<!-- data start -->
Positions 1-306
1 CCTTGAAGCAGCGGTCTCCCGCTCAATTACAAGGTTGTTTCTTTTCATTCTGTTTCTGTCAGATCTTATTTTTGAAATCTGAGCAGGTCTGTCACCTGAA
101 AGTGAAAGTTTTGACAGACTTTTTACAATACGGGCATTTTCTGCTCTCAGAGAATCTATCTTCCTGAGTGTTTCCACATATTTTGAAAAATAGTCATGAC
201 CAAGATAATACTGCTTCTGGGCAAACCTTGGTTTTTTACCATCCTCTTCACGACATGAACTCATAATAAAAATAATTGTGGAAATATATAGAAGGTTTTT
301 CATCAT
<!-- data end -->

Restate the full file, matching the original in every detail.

Positions 1-306
1 CCTTGAAGCAGCGGTCTCCCGCTCAATTACAAGGTTGTTTCTTTTCATTCTGTTTCTGTCAGATCTTATTTTTGAAATCTGAGCAGGTCTGTCACCTGAA
101 AGTGAAAGTTTTGACAGACTTTTTACAATACGGGCATTTTCTGCTCTCAGAGAATCTATCTTCCTGAGTGTTTCCACATATTTTGAAAAATAGTCATGAC
201 CAAGATAATACTGCTTCTGGGCAAACCTTGGTTTTTTACCATCCTCTTCACGACATGAACTCATAATAAAAATAATTGTGGAAATATATAGAAGGTTTTT
301 CATCAT